Kerry Kernen, BSN, RN, emergency preparedness administrator for the Summit County Health District in Stow, Ohio, discussed planning efforts that the district launched in late 2007. The district proposed eight different options for providing surge capacity and presented them at meetings involving many stakeholders.
"We needed to make sure we had buy-in from as much of the community as we could," including law enforcement, fire departments, emergency medical services, school superintendents, hospital administrators, social service agencies, and long-term care facilities, among others, she said.
Kernen said some of the options that were presented were:
- Programs to help people care for themselves at home
- A "motel-hotel" option for people who are isolated and would have great difficulty caring for themselves at home
- Neighborhood emergency health centers
- Patient triage and rapid screening systems
- Overflow hospitals providing a full range of care
- A "mobile hospital" that could move throughout the county
Of those, the only one that stakeholders decided wasn't worth pursuing was the mobile hospital, Kernen said.
Umair A. Shah, MD, MPH, deputy director of Harris County Public Health and Environmental Services in Houston, discussed crisis standards of care—the challenge of changing standards when resources run short in an emergency. Shah served on an Institute of Medicine (IOM) committee that issued a report on the topic in 2009.
"In crisis planning there's a recognition that setting up a protocol in advance of a disaster is absolutely critical," he said.
Shah cited guidelines for use of supplemental oxygen as an example of altered standards of care. Normally, oxygen is given when the patient's blood oxygen saturation drops below 95%, but if supplies begin to run short, oxygen might be used only when saturation drops below 90%.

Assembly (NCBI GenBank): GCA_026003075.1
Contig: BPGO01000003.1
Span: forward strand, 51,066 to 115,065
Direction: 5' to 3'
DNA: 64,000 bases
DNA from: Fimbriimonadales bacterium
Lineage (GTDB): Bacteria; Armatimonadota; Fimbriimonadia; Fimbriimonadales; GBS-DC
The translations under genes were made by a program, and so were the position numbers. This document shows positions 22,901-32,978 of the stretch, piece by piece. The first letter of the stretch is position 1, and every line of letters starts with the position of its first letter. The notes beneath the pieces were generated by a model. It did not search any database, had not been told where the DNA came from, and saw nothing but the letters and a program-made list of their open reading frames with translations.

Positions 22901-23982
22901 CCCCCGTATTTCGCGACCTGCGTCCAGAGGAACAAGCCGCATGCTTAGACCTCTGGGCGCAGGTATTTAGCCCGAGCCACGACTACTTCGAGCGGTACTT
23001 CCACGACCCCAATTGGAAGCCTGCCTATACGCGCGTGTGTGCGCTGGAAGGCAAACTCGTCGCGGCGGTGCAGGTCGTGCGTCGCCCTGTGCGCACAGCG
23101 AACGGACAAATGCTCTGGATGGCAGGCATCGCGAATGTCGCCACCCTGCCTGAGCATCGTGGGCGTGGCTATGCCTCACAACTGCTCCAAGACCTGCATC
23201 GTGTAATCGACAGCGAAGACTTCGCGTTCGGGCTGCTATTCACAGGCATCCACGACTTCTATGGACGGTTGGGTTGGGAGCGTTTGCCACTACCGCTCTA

"In a crisis, oxygen would be used only for those in respiratory failure," he said. "That continuum is an example of why standards of care may change."
Shah encouraged participants to read the IOM report, which lays out five general recommendations for communities seeking to develop crisis standards.
In a question-and-answer session, a participant from Florida asked how to build political support for developing altered standards of care and related steps. "We'd love to enact this, but unless we have political support, we're not going to get anything done," he said.
Kernen said several mayors and other local elected officials participated in the Summit County workshop, which led to "fairly strong buy-in" on their part.
Levy commented, "You may want to put some talking points together, questions you'd be posing to them [local elected officials] given certain scenarios. I think that's when they have their 'aha' moment and realize they don't have easy answers."
In other comments, Levy said a CDC ethics advisory group is working on a report on how to cope with a shortage of ventilators, and it is expected to be released soon.
2009 IOM report on establishing standards of care in a disaster